Dir: Anna Chi. US-Can. 2008. 94mins.
An awkward Seattle-set production about four middle-class, first generation Chinese siblings and their stilted relationship with the homeland as embodied by their deceased mother, Dim Sum Funeral owes an evident debt to author Amy Tan (The Joy Luck Club, The Kitchen God’s Wife) and would like to tap into a Wedding Banquet market but, despite some interesting Asian cast names, it will be hard to drum up interest in this film.
The main issue with Dim Sum Funeral - apart from its bizarre plot twist - is an uneven tone. It’s never clear here whether director Anna Chi is playing this straight or for laughs, and the cast looks very uncomfortable at all the wrong moments. The camera is grimly static and although set design from James Wilcock is spot-on, the uncinematic Dim Sum Funeral fails to ever come to life. It could possibly perform in a specialised arena - Chinese-American ancillary, cable in particular, where its soapy plot might prove a good fit.
Casting Bai Ling as the scantily-clad lesbian girlfriend of one of the siblings is a nice touch, but less successful is Talia Shire as a Jewish nanny-turned-housekeeper who is charged with assembling the four offspring of the late Chinese matriarch (Lisa Lu) for an traditional seven-day funeral in the family home. She never seems convinced either.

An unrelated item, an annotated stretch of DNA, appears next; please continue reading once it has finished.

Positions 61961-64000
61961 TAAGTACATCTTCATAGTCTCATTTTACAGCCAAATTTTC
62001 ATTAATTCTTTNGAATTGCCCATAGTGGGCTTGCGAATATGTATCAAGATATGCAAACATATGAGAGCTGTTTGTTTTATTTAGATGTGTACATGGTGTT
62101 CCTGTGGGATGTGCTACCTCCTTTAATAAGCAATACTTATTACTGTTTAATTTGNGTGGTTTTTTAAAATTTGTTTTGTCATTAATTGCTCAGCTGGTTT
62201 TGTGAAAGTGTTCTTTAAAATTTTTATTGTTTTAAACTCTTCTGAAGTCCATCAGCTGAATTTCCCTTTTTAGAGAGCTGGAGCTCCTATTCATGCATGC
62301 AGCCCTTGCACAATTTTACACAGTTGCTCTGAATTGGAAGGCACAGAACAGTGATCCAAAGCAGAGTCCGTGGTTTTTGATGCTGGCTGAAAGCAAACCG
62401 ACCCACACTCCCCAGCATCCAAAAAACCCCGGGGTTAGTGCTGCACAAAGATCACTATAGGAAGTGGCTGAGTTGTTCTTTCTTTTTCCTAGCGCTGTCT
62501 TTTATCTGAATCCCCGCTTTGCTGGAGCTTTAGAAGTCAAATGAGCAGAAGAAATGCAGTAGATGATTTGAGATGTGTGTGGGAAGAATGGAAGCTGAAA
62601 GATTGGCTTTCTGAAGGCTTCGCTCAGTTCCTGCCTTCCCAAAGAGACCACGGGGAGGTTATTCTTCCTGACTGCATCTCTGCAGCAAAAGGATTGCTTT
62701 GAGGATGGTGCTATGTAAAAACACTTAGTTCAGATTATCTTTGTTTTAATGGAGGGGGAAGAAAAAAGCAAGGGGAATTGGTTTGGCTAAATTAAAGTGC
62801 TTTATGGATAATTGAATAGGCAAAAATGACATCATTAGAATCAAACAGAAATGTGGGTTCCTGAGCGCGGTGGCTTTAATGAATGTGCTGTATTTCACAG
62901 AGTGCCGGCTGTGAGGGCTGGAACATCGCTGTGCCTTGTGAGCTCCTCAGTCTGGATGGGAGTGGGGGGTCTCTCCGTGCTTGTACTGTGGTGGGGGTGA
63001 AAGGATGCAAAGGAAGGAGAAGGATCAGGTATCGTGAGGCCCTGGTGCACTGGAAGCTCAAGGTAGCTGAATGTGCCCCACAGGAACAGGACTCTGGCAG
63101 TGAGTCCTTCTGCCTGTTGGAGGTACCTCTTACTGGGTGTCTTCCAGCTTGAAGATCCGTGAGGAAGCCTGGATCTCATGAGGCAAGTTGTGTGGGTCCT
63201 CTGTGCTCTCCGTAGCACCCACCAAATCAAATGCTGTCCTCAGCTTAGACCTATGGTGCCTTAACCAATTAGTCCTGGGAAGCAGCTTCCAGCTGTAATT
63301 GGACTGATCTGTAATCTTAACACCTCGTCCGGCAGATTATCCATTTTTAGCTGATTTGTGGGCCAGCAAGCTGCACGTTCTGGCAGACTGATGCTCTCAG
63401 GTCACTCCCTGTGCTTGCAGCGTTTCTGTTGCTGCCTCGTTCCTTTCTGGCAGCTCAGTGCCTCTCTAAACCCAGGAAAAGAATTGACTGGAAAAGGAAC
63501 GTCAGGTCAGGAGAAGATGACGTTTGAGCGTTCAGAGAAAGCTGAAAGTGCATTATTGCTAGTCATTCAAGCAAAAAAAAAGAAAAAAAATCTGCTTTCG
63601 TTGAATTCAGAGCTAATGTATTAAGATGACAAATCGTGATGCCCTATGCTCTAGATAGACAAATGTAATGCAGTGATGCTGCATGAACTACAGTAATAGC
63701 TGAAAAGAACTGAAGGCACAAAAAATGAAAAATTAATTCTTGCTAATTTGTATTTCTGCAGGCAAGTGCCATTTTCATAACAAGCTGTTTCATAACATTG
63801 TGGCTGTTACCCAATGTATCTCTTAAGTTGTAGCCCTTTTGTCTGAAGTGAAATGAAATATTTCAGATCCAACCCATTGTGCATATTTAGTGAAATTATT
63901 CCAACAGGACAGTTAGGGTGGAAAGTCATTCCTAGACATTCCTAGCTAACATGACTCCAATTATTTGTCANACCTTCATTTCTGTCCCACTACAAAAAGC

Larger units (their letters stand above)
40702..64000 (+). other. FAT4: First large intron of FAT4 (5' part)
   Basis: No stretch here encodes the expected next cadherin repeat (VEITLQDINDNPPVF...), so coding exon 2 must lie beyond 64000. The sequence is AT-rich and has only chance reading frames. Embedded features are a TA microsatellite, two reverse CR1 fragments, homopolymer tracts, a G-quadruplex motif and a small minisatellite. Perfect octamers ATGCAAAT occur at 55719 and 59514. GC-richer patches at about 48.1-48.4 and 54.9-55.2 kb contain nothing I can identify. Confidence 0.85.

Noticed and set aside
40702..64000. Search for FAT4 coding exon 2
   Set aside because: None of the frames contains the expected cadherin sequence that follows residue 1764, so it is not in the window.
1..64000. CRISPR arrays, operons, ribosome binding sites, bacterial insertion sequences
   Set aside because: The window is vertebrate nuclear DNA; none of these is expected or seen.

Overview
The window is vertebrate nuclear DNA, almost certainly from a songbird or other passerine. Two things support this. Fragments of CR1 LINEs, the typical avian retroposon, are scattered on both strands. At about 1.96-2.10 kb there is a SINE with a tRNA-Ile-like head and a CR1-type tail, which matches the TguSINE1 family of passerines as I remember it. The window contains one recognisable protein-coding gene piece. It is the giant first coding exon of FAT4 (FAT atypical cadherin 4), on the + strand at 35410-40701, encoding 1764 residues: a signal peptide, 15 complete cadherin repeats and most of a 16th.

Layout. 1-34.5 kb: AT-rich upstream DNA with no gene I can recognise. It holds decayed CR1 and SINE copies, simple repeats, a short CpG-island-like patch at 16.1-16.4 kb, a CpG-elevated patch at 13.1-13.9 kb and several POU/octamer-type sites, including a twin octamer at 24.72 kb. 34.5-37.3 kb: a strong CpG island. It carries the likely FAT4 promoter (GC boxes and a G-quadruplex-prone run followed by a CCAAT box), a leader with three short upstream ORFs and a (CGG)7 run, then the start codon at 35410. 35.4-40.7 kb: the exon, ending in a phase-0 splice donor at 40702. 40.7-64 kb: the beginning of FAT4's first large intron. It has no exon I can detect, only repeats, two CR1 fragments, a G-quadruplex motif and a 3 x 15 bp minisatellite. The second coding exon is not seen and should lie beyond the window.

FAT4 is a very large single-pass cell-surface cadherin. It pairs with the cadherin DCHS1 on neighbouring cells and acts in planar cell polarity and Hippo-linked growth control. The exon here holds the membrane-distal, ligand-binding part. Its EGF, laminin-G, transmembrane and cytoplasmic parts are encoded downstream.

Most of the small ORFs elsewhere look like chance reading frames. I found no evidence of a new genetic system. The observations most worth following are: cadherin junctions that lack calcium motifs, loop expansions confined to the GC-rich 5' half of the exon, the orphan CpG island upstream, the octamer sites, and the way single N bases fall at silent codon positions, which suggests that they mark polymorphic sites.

Lu’s name holds resonance as one of the first Chinese actors to cross over onto American TV sets, and another name from the past who followed a similar trajectory is Julia Nickson, who plays oldest daughter Elizabeth currently living in Hong Kong. As Nickson and Russell Wong, who plays her surgeon brother Alex, are Eurasian, and the other family members are Chinese - Francoise Yip as single mother Victoria, Song as lesbian actor MeiMei - there would seem to be some paternity issues at play here. Only one, however, is singled out in the ‘who’s the daddy” plot strand, and it isn’t the character you’d expect.
All the children have their issues. Alex is unfaithful; Elizabeth has lost her son and is separated from her husband; Victoria struggles to cope while Song amusingly wants to conceive a child with her girlfriend (Ling) and looks to one of the chanting monks at the funeral for some turkey-basting help.
Reel One Entertainment
Dim Sum Productions
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